Murder Lexapro 28/01/2010 Louisiana Involuntary Intoxication is the Defense at Trial: No Alcohol Involved
||Involuntary Intoxication is the Defense at Trial: No Alcohol Involved
First two paragraphs read: "A Baton Rouge man is not criminally responsible for the murder of his ex-fiancée and attempted murder of one of her neighbors in 2008 because he was involuntarily intoxicated at the time, one of his attorneys told a jury Wednesday."
"Defense lawyer Tommy Damico argued in his opening statement that Frederick Dominique Reed Jr. had a violent reaction to the prescribed anti-depressant Lexapro, which he began taking in early August 2008."
Murder trial defense: Intoxication
- By JOE GYAN JR.
- Advocate staff writer
- Published: Jan 28, 2010 - Page: 2B A Baton Rouge man is not criminally responsible for the murder of his ex-fiancée and attempted murder of one of her neighbors in 2008 because he was involuntarily intoxicated at the time, one of his attorneys told a jury Wednesday.
Defense lawyer Tommy Damico argued in his opening statement that Frederick Dominique Reed Jr. had a violent reaction to the prescribed anti-depressant Lexapro, which he began taking in early August 2008.
But a prosecutor countered that Reed was “very calculated’’ in hunting down Mia Reid and shooting her at her Scotlandville apartment while she slept next to her 10-year-old daughter on Aug. 23, 2008.
Assistant District Attorney Melissa Morvant also noted in her opening statement that Reid’s request for a temporary restraining order against Reed was denied Aug. 12, 2008, and that a hearing on a permanent protective order was to be held Aug. 26, 2008.
East Baton Rouge Parish sheriff’s deputies arrested Reed on a count of domestic abuse battery in March 2008, but Reid dropped the complaint, her temporary restraining order petition stated.
At the end of July 2008, Reid and her daughter moved out of an apartment near Siegen Lane that they shared with Reed to a new apartment in north Baton Rouge, friends and relatives have said.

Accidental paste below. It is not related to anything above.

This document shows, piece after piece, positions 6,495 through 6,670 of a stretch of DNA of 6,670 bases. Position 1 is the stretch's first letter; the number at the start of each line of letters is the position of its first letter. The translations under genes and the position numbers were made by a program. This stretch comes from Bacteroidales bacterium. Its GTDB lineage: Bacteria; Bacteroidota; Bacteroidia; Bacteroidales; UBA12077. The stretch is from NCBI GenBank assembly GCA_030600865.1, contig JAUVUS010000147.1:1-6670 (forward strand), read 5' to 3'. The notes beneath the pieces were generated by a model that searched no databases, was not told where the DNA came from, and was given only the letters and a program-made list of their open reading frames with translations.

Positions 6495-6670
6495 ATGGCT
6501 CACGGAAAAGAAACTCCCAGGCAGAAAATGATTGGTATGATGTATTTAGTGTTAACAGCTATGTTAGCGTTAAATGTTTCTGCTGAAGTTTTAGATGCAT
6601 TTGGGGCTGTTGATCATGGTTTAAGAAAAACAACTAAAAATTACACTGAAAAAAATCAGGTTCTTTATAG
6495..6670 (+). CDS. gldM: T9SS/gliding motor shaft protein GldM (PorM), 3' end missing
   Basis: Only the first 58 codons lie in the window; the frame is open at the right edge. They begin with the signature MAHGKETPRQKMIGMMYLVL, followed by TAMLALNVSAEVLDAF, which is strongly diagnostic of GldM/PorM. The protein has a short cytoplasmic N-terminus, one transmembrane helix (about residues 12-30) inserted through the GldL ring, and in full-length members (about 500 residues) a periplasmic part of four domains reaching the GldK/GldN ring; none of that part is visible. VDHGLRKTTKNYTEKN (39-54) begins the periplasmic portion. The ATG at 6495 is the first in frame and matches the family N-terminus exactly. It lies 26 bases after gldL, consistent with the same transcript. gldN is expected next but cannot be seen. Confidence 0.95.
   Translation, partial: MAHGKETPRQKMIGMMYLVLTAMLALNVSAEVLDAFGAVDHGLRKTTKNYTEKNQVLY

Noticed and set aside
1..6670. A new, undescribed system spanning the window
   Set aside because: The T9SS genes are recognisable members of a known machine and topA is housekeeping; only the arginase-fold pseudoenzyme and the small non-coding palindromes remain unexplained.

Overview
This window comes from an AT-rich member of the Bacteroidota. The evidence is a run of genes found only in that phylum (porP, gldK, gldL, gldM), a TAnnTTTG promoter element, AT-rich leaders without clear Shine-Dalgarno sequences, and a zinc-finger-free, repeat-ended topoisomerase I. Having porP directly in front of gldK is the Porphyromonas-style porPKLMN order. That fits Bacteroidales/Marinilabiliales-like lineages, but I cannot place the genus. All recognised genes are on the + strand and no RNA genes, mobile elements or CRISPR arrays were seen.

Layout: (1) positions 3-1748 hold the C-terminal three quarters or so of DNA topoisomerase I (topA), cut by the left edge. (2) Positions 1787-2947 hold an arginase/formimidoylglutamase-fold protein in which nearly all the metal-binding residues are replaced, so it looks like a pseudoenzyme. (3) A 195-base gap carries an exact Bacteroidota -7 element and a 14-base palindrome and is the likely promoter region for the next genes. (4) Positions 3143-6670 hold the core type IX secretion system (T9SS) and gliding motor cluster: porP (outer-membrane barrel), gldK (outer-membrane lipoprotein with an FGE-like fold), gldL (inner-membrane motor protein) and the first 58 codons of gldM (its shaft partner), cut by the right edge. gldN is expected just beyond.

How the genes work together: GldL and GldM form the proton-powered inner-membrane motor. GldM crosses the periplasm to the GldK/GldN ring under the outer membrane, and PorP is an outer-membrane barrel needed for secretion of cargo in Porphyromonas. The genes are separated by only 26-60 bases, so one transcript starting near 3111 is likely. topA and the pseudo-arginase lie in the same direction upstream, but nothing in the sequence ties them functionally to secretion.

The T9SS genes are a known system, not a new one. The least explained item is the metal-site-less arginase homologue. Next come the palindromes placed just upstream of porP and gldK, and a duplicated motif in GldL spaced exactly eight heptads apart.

Reed, 39, is charged with second-degree murder in the killing of Reid, 31, and attempted second-degree murder in the wounding of Richard Kuti.
A second-degree murder conviction carries a mandatory sentence of life in prison.
State District Judge Tony Marabella is presiding over the trial, which will resume today.
Morvant told jurors that Reed first entered apartment 23 at the Ashley Oak complex on Rosenwald Road and shot Kuti three times while he slept, then went to apartment 33 and shot Reid.
“While Mia Reid is sleeping on an air mattress with her 10-year-old daughter, he shoots her twice,’’ Morvant said.
Later, as authorities closed in on him on Villa Drive, Reed tried to commit suicide by shooting himself in the chest, she said.
Kuti and his roommate, Courvasier Jones, testified they did not know Reed or Reid. Jones said he heard shots and Reed appeared in his room asking for Reid. He said he told Reed that he did not know Reid or where she was, and Reed left.
“When I was wrapping up his (Kuti’s) arm with an Ace bandage, I heard more shots,’’ Jones testified.
Meghan Green, who said Reid was her best friend, testified she raced to Reid’s apartment complex after Reid’s daughter called her.
“When (she) jumped into my arms, she had Mia’s bloody cell phone,’’ Green testified.
Damico asked the jury to “keep an open mind’’ and not have an “emotional or gut reaction’’ to the tragic events that he argued were “not the legal fault’’ of his client.
“This is not a case about who did it or how it was done,’’ he said. “It is about why it happened and what caused it.’’
Damico added that Reed’s involuntary intoxication was the “direct cause’’ of the shootings.
“The drug did not interact with Frederick Reed as it was prescribed to do,’’ he said. “Some people are affected in very dangerous ways.’’
“But for the involuntary intoxication, Frederick Reed would not have committed these acts,’’ he added.
Louisiana law says an offender is exempt from criminal responsibility if intoxication is involuntary and the circumstances indicate the condition was the direct cause of the commission of the crime.